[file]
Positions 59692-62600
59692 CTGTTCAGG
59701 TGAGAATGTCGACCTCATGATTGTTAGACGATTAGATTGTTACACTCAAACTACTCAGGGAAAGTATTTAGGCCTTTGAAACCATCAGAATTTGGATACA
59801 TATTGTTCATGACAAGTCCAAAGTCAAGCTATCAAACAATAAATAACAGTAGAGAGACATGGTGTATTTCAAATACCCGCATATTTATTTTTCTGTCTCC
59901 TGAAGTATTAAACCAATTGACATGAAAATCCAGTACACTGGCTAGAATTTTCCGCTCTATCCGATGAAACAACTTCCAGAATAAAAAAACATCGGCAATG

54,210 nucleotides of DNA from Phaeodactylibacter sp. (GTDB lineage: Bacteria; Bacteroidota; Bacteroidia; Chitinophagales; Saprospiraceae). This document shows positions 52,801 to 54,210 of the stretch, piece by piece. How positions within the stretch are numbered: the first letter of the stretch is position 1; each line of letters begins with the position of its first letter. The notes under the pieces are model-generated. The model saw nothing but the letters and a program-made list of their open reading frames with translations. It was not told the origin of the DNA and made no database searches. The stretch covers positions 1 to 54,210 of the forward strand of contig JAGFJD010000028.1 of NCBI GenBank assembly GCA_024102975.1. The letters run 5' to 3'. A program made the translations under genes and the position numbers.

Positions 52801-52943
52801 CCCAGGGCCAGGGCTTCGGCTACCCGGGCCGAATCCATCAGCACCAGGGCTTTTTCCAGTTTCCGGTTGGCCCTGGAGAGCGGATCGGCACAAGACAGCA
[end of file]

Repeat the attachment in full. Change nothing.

Positions 59692-62600
59692 CTGTTCAGG
59701 TGAGAATGTCGACCTCATGATTGTTAGACGATTAGATTGTTACACTCAAACTACTCAGGGAAAGTATTTAGGCCTTTGAAACCATCAGAATTTGGATACA
59801 TATTGTTCATGACAAGTCCAAAGTCAAGCTATCAAACAATAAATAACAGTAGAGAGACATGGTGTATTTCAAATACCCGCATATTTATTTTTCTGTCTCC
59901 TGAAGTATTAAACCAATTGACATGAAAATCCAGTACACTGGCTAGAATTTTCCGCTCTATCCGATGAAACAACTTCCAGAATAAAAAAACATCGGCAATG

54,210 nucleotides of DNA from Phaeodactylibacter sp. (GTDB lineage: Bacteria; Bacteroidota; Bacteroidia; Chitinophagales; Saprospiraceae). This document shows positions 52,801 to 54,210 of the stretch, piece by piece. How positions within the stretch are numbered: the first letter of the stretch is position 1; each line of letters begins with the position of its first letter. The notes under the pieces are model-generated. The model saw nothing but the letters and a program-made list of their open reading frames with translations. It was not told the origin of the DNA and made no database searches. The stretch covers positions 1 to 54,210 of the forward strand of contig JAGFJD010000028.1 of NCBI GenBank assembly GCA_024102975.1. The letters run 5' to 3'. A program made the translations under genes and the position numbers.

Positions 52801-52943
52801 CCCAGGGCCAGGGCTTCGGCTACCCGGGCCGAATCCATCAGCACCAGGGCTTTTTCCAGTTTCCGGTTGGCCCTGGAGAGCGGATCGGCACAAGACAGCA